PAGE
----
In a sense this is an update of The Oil Factor: Protect Yourself--and Profit--from the Coming Energy Crisis (2005) which Leeb wrote with Donna Leeb. The message is the same although his projected price of oil has gone up from $100 a barrel to $200 a barrel. With oil topping $65 a barrel in the interim, it looks as though Leeb may very well be right in his prognosis.
I did not note this in my review of The Oil Factor, but Leeb's PhD is in psychology. He edits a newsletter "The Complete Investor" and is obviously an expert on matters financial. I think the combination of hard-headed economic insight that he brings to the subject and his understanding of human psychology, especially the psychology of the herd, is part of what makes this and his previous book so interesting and valuable. Furthermore, Leeb is an unusually lucid writer (with help here from Glen Strathy). His clear prose makes the pages turn easily and he leaves no doubt about where he stands on the energy issues.
However, where he stands politically is deliberately unclear. He makes a point of not getting political in this book. Although it must be the case that he has little patience with the energy policies of the present administration, he never really directly says anything bad about George W. Bush, at least not by name or title. However, a question like this from page 38 gives us a hint: "Why do societies not replace shortsighted, closed-minded leaders with others who are willing to make tough decisions for the greater good?" On page 62 he makes this comment: "...we believe the coming oil crisis will be the biggest test our civilization has ever faced, thanks to a shortsighted leadership that has taken few steps to prevent it."
Leeb believes that bad decisions made by our leaders both governmental and corporate stem from what he calls "groupthink"; that is, the human propensity to go along with the majority opinion. He recalls some rather infamous psychological experiments that show people will actually inflict torture on others if they think that's what an authority figure wants, or will disbelieve their eyes if their eyes go against the majority opinion. His central message is that we have to look at the facts and see the long run if we are going to make the transistion from an oil rich economy to an economy without oil.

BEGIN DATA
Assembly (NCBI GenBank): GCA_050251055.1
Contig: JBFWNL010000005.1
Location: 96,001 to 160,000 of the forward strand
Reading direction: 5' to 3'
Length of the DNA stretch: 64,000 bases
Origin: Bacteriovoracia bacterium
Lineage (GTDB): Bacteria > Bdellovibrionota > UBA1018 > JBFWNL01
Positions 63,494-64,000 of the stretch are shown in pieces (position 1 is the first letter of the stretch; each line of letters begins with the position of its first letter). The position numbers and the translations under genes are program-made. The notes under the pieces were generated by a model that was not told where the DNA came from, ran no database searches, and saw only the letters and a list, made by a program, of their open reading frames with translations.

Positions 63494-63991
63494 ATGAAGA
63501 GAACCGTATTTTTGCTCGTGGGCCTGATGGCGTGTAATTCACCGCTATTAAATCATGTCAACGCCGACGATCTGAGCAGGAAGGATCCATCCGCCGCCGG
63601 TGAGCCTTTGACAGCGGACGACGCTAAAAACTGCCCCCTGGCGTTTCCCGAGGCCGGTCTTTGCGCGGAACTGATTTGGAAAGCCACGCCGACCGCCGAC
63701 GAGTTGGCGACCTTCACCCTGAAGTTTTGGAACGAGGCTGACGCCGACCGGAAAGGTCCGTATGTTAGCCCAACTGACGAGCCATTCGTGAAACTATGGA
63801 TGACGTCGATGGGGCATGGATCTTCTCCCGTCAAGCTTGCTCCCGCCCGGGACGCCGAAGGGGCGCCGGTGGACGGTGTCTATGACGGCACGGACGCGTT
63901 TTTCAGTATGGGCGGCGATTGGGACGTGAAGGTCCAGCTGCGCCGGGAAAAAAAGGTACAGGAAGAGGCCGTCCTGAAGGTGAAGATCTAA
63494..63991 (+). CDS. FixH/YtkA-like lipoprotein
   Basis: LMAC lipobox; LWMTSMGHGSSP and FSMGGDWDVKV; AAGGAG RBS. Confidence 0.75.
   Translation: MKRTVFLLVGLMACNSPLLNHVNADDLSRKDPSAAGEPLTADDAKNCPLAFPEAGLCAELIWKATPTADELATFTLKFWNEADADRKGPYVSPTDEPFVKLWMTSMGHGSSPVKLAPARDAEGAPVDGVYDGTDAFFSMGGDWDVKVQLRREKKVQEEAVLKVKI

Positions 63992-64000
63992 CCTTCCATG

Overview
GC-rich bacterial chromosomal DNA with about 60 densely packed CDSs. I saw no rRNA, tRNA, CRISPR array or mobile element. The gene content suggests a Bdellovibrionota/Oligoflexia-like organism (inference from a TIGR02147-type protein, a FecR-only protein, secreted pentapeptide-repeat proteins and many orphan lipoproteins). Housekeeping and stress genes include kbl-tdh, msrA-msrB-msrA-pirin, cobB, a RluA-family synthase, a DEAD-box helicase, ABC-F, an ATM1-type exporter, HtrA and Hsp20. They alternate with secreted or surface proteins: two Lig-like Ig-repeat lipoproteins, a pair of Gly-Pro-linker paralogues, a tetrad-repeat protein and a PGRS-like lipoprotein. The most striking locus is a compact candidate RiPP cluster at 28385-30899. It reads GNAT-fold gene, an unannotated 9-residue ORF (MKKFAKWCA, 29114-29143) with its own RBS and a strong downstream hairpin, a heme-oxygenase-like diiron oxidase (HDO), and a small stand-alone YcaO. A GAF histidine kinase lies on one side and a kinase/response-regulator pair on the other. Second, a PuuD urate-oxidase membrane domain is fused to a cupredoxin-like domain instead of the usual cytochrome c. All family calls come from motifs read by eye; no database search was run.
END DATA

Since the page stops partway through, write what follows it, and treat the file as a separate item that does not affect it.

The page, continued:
He believes it can be done, but that it will be difficult. It estimates that the cost of retooling our energy infrastructure to live without oil will cost in the neighborhood of one trillion dollars. He calls this an investment on the scale of the cost of World War II (p. 141), and he believes it is just as necessary. He warns that the coming oil shortage could lead to nuclear war as the various countries become desperate for energy. (p. 128)
His investment choices are much the same as in "The Oil Factor": buy energy stocks, buy gold, and prepare for double-digit inflation, perhaps on the scale of what we had in the seventies and early eighties. I did a quick check of six specific stocks he recommended (MMM, KO, INTC, PG, TXN, and GE) and three are up and three down since the book was published. Gold however is up 20% and the oil company stocks up almost as much.
Bottom line: very much worth reading and digesting and comparing to other points of view.
--Dennis Littrell, author of “The World Is Not as We Think It Is”
This book was written in 2006, and the author had tremendous insight into what we are seeing in the economy today - 2008. Oil was less than $50 per barrel, and the author, contrary to government or other experts, was predicting oil to go well over $100 per barrel. In fact, the sub-title of the book is "How you Can Thrive When Oil Costs $200 a Barrel." Seems like this is very likely now, given the basic laws of supply (declinein goil supply) and demand (China, India, etc.). The author also outlines how and why the real estate market might collapse - which we are now in the midst of.
The book provides insights beyond the economy and investing. The author discusses the decline of past civilizations, groupthink and how our world might change if oil or an alternative energy supply is not available. "We will be compelled by circumstances ... to conduct the activities of daily life on a smaller scale ... the downscaling of America .. the complexity of human enterprise will also decline in all fields ...." He suggests that we all may be forced to live more simply as the Amish live.